This Changes Everything embraces the climate crisis as an opportunity
If we can move past some of the older stories, like the one about the sun revolving around the earth—which was flat and not round by the way—then it follows that we can put other problematic tales in our hybrid car’s rearview mirror.
In simple terms, This Changes Everything is a film about how humans understand their relationship with the natural world. Naomi Klein, who is both the author of the book the film is based on and the narrator of the movie, argues that much of the trouble we find ourselves in as a species has to do with a 400 year-old tale which imagines the environment as a kind of limitless machine controlled by humans.
“We thought we were the masters and engineers of the natural world”, said Avi Lewis, the film’s director. “We had this idea that we could do whatever we wanted to the planet and that there will never be any blowback”.
While the idea of playing nature like a video game and winning every time might intoxicate the conquerors out there, the “blowback” Lewis mentions has been evident for some time. Runaway climate change threatens the security of people, particularly those who are poor, across the globe.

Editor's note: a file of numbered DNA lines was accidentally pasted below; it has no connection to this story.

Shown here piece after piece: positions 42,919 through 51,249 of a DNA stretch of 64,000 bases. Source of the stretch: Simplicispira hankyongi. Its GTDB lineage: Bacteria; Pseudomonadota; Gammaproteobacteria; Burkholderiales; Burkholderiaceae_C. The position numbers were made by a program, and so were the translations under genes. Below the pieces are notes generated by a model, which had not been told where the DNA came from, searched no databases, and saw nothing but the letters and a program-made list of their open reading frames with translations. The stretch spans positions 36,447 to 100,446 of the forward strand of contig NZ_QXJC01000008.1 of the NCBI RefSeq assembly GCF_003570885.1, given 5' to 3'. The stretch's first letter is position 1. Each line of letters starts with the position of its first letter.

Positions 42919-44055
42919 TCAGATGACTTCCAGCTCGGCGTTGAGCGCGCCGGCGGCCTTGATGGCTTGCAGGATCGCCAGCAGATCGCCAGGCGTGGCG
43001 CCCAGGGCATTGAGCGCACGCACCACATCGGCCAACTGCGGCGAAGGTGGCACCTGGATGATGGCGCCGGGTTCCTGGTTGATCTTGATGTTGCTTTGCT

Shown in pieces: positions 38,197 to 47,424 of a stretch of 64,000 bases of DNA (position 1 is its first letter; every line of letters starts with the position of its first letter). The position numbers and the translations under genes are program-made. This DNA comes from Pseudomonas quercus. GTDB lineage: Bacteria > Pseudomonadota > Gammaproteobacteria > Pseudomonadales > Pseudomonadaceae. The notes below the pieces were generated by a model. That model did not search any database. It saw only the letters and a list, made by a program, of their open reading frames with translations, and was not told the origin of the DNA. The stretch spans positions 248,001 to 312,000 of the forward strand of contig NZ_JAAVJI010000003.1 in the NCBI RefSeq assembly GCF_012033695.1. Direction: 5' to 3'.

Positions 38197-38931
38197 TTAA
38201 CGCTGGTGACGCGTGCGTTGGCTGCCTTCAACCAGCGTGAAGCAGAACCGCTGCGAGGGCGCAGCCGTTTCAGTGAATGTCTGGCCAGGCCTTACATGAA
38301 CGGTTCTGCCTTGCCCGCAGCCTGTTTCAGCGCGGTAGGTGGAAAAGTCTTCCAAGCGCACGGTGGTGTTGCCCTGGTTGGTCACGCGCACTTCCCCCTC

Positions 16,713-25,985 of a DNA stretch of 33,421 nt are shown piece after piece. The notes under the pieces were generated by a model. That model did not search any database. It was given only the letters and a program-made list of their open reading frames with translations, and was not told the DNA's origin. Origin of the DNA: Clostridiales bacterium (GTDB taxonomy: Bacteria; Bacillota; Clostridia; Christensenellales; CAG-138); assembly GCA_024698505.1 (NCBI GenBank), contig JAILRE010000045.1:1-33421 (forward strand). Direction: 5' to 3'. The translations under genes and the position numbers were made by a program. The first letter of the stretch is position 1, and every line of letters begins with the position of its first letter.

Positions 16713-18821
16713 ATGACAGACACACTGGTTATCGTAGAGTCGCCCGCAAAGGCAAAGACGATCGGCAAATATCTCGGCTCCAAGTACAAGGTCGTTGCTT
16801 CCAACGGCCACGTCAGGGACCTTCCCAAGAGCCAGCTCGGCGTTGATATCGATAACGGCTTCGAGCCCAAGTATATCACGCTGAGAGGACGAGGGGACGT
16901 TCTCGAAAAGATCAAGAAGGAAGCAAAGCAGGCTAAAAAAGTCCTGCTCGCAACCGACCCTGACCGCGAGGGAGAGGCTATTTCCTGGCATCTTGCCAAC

Lewis says the threats climate change and the economic system that fuels it present are becoming so apparent, that even he has been surprised by the positive reception of This Changes Everything.
“Naomi and I were expecting a lot more pushback against the ‘radical’ suggestion that we have to change our entire economic system in order to deal with the climate,” said Lewis adding he was “surprised and encouraged by the appetite for radical change” that he’s seen in response to the project.
Documenting a global problem suggests drawing on a wide array of perspectives, and This Changes Everything offers an impressive lineup of characters. Traveling across the globe with the film with frontline activists, stopping in Alberta’s tar sands, in the US, India, Greece, China, and Germany, you get a sense of both the scale of the environmental issues we face. This Changes Everything weaves this complex web of global climate-change activism into an accessible 90 minute film.
This Changes Everything, like many other documentaries of its genre, concludes with an explicit call to action for its viewers. Yet, judging by the launch of “The Leap Manifesto” the same week as the film’s debut, you get the sense that the call to mobilize is more than a formality.
Lewis says the manifesto is not his or Klein’s, but the process of its creation was sparked from the This Changes Everything project. The Leap Manifesto has been signed by several notable Canadians and aims to rally pressure on the next federal government to “transition Canada off fossil fuels while simultaneously making it a more livable, fair and just society”
“The response has been awesome so far,” Lewis said. “We had so many people wanting to sign the day we launched the manifesto that our website crashed.”
This Changes Everything is playing at the Toronto International Film Festival on Friday, Sept. 18 at 11:45 a.m.